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Providing evidence to improve practice

Individual study: Roost harassment as an alternative to lethal control is only temporarily effective in reducing double-crested cormorant Phalacrocorax auritus predation at catfish farms in the Mississippi delta, Mississippi, USA

Published source details

Tobin M.E., King D.T., Dorr B.S., Werner S.J. & Reinhold D.S. (2002) Effect of roost harassment on cormorant movements and roosting in the delta region of Mississippi. Waterbirds, 25, 44-51

This study is summarised as evidence for the intervention(s) shown on the right. The icon shows which synopsis it is relevant to.

Disturb birds at roosts Bird Conservation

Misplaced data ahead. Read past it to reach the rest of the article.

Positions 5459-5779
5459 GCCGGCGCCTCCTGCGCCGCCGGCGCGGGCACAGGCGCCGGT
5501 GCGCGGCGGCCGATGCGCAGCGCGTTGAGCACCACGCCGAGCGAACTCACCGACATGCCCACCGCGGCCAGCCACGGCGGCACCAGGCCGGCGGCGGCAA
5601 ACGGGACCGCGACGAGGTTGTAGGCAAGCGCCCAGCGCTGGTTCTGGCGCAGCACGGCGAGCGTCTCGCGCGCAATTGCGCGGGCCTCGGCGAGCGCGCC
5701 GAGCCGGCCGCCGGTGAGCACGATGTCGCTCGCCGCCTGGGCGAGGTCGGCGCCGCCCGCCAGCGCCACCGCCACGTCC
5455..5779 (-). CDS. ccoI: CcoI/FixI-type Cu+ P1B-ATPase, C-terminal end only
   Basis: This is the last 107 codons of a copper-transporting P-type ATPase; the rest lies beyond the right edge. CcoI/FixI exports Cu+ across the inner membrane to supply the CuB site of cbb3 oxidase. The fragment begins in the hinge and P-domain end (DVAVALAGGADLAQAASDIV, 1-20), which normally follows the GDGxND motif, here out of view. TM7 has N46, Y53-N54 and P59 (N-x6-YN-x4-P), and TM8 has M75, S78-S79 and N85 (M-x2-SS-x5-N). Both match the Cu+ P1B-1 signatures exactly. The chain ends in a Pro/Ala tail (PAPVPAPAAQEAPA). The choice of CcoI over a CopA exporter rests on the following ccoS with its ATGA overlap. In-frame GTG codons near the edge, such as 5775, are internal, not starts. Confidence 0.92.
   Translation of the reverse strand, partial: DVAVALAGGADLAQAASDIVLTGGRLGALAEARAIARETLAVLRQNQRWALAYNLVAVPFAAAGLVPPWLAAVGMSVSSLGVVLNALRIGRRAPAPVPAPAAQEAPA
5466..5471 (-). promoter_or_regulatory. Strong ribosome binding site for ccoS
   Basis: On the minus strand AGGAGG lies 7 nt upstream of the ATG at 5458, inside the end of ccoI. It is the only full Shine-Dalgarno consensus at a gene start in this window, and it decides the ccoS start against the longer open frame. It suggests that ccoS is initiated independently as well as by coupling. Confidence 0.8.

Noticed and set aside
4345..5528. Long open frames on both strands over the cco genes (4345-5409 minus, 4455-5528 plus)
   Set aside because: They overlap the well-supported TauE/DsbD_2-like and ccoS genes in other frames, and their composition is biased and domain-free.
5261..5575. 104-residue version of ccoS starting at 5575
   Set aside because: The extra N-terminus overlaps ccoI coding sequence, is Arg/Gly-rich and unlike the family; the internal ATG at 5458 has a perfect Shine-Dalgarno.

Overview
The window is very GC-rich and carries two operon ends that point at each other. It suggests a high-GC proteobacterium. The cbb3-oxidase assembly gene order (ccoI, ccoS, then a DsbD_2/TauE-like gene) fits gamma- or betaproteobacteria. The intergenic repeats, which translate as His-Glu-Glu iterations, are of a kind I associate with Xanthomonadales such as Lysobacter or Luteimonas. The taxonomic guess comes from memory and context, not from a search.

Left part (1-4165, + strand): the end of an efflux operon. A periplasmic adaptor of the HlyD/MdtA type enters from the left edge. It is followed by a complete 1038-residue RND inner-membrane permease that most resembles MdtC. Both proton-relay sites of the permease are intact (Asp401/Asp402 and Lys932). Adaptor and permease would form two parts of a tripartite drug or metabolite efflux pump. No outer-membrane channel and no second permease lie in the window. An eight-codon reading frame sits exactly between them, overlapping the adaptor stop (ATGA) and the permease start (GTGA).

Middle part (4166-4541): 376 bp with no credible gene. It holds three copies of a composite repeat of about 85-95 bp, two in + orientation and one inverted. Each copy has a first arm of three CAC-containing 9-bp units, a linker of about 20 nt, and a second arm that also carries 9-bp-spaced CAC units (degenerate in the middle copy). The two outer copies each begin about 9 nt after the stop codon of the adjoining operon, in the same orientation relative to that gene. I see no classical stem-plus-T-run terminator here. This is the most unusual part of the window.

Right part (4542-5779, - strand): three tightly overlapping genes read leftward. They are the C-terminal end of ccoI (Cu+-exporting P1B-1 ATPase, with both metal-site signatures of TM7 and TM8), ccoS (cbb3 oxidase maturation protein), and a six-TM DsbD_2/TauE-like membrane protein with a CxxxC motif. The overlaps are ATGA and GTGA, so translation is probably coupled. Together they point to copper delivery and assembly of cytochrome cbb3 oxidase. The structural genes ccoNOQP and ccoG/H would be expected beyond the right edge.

A replicated, controlled study in 1997 near channel catfish Ictalurus punctatus ponds in the Mississippi delta, USA (Tobin et al. 2002), found that harassed double-crested cormorants Phalacrocorax auritus flew farther to their next roost than birds not harassed the previous night. Only 11% of harassed birds returned to the same roost within 48 hours, compared with 81% return to non-harassed roosts. Harassment shifted birds away from areas of catfish farm concentrations, but effects were temporary. Farmers undertook co-ordinated night-roost harassment patrols and prior to patrols, 50 cormorants were radio-tagged and their movements monitored from January through March 1997.